Top Concern For 58% of SMEs Facing Workforce Challenges

  • Challenges in talent acquisition, cost management, and ESG reporting emerge as the three top hurdles for SMEs in 2024.  

New research from the Association of Chartered Certified Accountants (ACCA) highlights the pressing challenges and strategic innovation opportunities for small and medium-sized enterprises (SMEs).  

The study, SMEs: Business challenges and strategic innovation opportunities,reveals three main challenges: escalating costs, workforce and talent management, and the evolving ESG (Environmental, Social and Governance) reporting agenda. 

Fazeela Gopalani, Head of ACCA Middle East, said: “As we enter the new year, SMEs are grappling with a wide spectrum of issues. The inflation challenge has been a truly global phenomenon, as central banks raced to control inflation initiating some of the most restrictive monetary policies across the world seen in recent times.” 

“Our research also suggests that SMEs continue to struggle to both acquire and retain key talent, as well as continuing to face significant wage pressure and pay demands within their organisations. Upskilling is also a critical area of focus as technological change speeds up. By addressing these challenges head-on, SMEs can unlock new growth avenues and strengthen their market position,” Gopalani added.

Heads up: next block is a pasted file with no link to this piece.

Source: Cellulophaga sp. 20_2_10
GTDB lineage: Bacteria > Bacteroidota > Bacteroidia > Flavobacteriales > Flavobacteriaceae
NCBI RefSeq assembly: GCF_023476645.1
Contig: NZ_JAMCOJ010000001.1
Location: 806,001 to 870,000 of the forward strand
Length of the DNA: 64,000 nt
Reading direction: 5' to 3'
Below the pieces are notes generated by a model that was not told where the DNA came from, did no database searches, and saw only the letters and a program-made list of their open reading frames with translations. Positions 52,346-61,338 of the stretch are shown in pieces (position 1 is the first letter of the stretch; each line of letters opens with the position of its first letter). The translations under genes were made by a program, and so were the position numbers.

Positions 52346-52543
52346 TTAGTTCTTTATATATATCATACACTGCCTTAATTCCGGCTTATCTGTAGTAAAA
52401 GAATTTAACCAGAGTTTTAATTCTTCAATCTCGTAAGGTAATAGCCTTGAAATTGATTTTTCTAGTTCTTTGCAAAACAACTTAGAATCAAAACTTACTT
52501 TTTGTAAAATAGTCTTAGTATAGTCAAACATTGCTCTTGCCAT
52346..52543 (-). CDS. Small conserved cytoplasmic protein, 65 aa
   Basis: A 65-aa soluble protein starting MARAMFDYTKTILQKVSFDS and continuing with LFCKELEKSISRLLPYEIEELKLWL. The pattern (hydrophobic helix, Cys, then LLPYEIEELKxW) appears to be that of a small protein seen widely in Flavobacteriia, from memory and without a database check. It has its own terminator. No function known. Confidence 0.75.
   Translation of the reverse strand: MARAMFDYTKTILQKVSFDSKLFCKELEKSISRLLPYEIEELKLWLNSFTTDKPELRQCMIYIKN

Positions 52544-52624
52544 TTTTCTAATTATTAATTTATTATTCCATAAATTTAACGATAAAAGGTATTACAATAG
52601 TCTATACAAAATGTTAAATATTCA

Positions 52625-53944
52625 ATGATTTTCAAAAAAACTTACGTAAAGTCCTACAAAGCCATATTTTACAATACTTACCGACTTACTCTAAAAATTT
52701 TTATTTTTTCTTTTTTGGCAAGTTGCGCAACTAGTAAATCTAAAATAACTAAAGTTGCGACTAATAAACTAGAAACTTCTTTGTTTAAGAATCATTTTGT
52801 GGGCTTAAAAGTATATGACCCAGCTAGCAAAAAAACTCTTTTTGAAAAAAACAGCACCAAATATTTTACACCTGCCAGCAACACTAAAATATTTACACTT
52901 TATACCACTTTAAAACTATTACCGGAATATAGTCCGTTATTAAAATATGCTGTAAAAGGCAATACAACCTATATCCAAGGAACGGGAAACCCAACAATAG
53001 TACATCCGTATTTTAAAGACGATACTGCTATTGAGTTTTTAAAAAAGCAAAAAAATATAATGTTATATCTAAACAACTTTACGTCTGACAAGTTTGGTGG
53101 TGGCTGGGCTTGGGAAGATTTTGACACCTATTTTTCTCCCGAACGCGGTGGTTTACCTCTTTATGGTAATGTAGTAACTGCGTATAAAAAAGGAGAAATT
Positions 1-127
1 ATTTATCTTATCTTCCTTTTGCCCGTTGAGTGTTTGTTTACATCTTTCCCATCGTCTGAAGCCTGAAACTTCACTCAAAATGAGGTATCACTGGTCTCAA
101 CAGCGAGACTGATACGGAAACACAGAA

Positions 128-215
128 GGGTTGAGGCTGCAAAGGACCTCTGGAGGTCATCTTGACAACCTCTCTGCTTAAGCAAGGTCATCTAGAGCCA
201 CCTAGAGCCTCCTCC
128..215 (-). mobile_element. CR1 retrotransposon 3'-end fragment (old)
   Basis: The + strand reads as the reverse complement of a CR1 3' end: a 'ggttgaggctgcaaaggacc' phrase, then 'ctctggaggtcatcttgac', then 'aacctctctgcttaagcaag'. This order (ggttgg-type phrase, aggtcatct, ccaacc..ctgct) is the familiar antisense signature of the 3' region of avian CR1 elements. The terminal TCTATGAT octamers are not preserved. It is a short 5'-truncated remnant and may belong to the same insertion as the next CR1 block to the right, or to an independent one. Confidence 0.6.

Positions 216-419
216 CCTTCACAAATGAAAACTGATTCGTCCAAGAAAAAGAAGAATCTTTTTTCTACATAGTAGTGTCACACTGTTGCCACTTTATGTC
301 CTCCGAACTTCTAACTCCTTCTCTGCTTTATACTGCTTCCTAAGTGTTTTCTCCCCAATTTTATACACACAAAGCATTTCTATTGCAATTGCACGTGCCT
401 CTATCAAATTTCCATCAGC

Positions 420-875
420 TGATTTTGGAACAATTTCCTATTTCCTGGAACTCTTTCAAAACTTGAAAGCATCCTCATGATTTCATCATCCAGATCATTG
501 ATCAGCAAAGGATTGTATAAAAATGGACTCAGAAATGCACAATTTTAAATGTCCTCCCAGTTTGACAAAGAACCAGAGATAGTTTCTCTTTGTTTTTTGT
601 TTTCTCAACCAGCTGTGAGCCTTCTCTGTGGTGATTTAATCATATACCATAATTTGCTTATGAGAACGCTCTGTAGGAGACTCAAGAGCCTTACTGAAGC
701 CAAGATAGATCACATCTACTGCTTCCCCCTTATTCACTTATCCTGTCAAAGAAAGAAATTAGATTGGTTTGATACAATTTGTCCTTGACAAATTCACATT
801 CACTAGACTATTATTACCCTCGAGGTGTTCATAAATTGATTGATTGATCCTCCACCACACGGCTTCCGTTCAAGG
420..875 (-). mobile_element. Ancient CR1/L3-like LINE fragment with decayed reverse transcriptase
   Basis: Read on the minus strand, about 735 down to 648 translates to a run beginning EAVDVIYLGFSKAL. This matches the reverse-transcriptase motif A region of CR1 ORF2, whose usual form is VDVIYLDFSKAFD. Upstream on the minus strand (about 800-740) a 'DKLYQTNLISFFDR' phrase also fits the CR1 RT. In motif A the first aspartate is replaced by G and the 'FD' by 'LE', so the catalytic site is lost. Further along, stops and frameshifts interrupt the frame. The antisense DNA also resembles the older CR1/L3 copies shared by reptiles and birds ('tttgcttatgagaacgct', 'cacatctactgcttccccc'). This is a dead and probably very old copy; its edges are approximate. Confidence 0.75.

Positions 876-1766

The report emphasises the need for tailored strategies that can help SMEs navigate the evolving business landscape successfully, including embracing innovation, optimising resource management, and staying ahead of regulatory changes. 

Key findings include: 

  • Cost pressures and the economy: SMEs face significant increases in utility prices and supplies, with 58% of businesses highlighting higher costs as their top concern.  

  • Workforce and talent management: The study reveals a notable rise in job vacancies and challenges in filling specific roles. Increased job vacancies for professional workers were reported by 31% of businesses, and 14% were unable to find suitable candidates for clerical workers, technicians, and service and sales workers.  

  • SMEs and the ESG agenda: Nearly 50% of SMEs are now required to provide ESG information, highlighting the growing importance of sustainable practices. However, the report identifies a gap in the ability to generate and manage this data, presenting both a challenge and an opportunity for SMEs. 

“As risk proliferates, there is a wealth of new and emerging regulation impacting businesses, most obviously in the area of ESG. Regulation and reporting requirements will continue to evolve fast in this area, and SMEs need to be future ready to accommodate increasing demands,” says Gopalani. “In these testing times, SMEs must pivot towards innovative strategies to navigate the complexities of cost pressures, talent retention, and sustainable practices. Our research not only identifies the critical hurdles but also offers a roadmap for SMEs to emerge stronger and more agile.”  

The roadmap recommends the adoption of digital technologies, enabling SMEs to streamline operations, reduce costs, and enhance productivity. It also emphasises the importance of embracing sustainable practices, not only as a regulatory compliance measure but also as a strategic move to attract new business and customers.  

It also encourages SMEs to develop and retain top talent through continuous learning and development opportunities.


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